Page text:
As soon as I arrived in London, my mind started to ease at the thought of some much needed solace and tranquility from the harsh city life that had enveloped me whole for the past month in Cairo. I unfortunately had a thirty minute layover in Rome that I needed to catch in order to get directly to London, but before I even arrived at the airport, my flight had been delayed an hour. This caused me to miss my connection, and as I landed in the airport, I was immediately given a voucher for the night in an all-inclusive hotel. I couldn’t complain about sleeping on the brand new sheets and comfortable bed, as I relaxed for the first time in years in a bath and tried to sort out what I had experienced during the past month.
Walking around the metropolitan, clean, and even-surfaced streets of London when I arrived was such a relief. Being able to walk freely around without worrying about being hit by a car (although changing sides of the street took some getting used to) and breathing in clean, fresh air (not mixed with sand and dust) were incredible sensations to regain. With neither Ben or Nat knowing that they would be living in Europe during the same time Jeremy and I would be traversing the world close by, having a place to stay with family was a blessing. I poured out my thoughts on my month within Egypt to them over the dinner table, spewing equally venomous and sympathetic words for all the people I had encountered and been touched by. It felt odd and unfair that I had the ability to pick up and leave such a bustling, loud, and unforgiving place solely based off being born in the United States and having an American passport, whereas my new Syrian friends were having many countries close off entry to them. Our personalities were so similar, yet this difference in nationality drastically separated our abilities to travel.
Taking public transportation brought me back into the prosperous first world country where people’s heads were always stuck in their smartphones and their brand new clothes cost more than a month’s rent in Egypt. Most people here had no idea or reference to the hardships many were facing in my previous destination. How could I begin to grasp being back in such a clean, orderly, and economically thriving place?
I can definitely say I had culture shock and the feeling is still so vivid as I type about this a couple months later. I don’t think it is something that ever goes away, but is a feeling stored on a shelf in our labyrinth of memories, waiting to be reopened upon traveling to another place so dissimilar to one’s own way of life. Seeing my sister and brother in law, eating their incredible home cooked meals adapted from our parents recipes, and walking around where people actually obeyed stop lights was odd. I consistently felt distant trying to reconnect back to something previously so normal.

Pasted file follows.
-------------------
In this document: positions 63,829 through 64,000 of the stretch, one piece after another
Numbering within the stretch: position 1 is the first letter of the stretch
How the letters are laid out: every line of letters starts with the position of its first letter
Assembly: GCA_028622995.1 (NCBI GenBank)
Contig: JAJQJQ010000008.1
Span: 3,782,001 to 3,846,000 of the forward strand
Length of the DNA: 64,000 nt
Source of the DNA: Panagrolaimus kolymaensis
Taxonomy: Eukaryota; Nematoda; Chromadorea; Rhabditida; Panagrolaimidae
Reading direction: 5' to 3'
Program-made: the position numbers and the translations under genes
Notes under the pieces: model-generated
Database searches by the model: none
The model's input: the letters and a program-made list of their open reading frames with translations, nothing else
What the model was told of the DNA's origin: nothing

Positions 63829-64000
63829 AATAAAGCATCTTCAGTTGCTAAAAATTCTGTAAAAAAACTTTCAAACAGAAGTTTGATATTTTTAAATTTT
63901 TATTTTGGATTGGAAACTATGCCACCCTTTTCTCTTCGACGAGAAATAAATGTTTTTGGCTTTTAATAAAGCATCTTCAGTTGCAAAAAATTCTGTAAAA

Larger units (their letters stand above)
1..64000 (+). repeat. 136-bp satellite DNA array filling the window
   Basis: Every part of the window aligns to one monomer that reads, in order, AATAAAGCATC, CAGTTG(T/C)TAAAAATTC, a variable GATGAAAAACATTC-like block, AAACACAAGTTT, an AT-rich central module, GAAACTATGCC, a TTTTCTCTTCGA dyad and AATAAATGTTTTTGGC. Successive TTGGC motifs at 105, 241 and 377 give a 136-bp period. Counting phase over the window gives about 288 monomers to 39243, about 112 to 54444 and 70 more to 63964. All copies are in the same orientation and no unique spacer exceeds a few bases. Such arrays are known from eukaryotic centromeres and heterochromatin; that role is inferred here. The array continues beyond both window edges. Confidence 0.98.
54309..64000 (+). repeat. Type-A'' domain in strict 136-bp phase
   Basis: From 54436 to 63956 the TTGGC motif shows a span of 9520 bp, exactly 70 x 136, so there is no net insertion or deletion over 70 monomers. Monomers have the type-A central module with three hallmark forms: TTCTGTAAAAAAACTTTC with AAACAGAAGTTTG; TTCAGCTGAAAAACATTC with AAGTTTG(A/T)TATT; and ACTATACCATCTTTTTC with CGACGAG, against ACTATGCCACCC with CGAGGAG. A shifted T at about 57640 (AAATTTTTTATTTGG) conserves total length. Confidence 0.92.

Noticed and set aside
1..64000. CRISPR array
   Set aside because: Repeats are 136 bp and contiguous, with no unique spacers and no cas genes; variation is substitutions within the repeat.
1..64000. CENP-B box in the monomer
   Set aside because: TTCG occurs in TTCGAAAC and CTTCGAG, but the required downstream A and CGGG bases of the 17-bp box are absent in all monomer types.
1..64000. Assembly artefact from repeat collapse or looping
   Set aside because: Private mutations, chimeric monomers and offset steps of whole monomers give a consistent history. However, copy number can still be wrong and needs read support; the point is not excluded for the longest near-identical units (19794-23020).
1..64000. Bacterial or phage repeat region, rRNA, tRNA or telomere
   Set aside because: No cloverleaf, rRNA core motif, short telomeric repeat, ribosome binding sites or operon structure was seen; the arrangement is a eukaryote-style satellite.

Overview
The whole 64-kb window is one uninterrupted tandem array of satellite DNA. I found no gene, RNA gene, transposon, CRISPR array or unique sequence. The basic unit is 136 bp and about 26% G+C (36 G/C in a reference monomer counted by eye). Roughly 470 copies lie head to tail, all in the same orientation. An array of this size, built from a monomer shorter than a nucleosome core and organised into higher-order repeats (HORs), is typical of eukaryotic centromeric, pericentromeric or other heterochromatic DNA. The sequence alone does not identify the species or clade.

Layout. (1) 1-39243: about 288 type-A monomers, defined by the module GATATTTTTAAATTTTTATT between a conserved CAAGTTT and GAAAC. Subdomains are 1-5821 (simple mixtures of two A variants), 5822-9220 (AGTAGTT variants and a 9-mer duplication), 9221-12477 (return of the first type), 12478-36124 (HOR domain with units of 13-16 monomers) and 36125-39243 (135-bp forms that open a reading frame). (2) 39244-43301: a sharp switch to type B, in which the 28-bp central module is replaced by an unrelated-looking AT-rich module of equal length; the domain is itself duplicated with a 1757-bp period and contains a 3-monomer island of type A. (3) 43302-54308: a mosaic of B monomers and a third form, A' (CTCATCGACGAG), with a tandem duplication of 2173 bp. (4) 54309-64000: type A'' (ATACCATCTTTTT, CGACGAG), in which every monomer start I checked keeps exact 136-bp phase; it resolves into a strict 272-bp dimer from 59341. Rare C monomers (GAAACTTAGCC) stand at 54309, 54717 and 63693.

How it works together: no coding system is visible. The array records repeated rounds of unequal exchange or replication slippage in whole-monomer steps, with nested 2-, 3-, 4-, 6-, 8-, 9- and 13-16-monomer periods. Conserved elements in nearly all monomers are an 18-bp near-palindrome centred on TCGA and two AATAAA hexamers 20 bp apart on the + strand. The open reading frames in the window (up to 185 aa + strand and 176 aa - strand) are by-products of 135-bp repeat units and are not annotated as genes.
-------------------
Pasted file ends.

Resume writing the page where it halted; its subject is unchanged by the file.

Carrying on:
Some highlights included eating delicious Indian food as we pondered about Jeremy’s crazy adventures within the country at that moment, going for beautiful walks in national parks, and seeing the smile that lit up my sister’s face as she began to explore new areas of Occupational Therapy. We also walked around for miles between neighborhoods, checked out a couple photography exhibits, and looking out on the city through the massive windows of the Sky Garden during a downpour. I also had the chance to meet my friend Ariel from Philadelphia and see a Boiler Room set with her at the Institute of Contemporary Arts.
Interested in seeing more than just London, Nat, Ben, and I set our sights on going to Bristol to visit Courtney, the older sister of one of my best friends Jed, who I hadn’t seen in more than four years. She had transferred universities from Philadelphia to Scotland, and found a job that allowed her to extend her visa for living and working in the UK. I was extremely excited to catch up and explore another new place, this time with my siblings.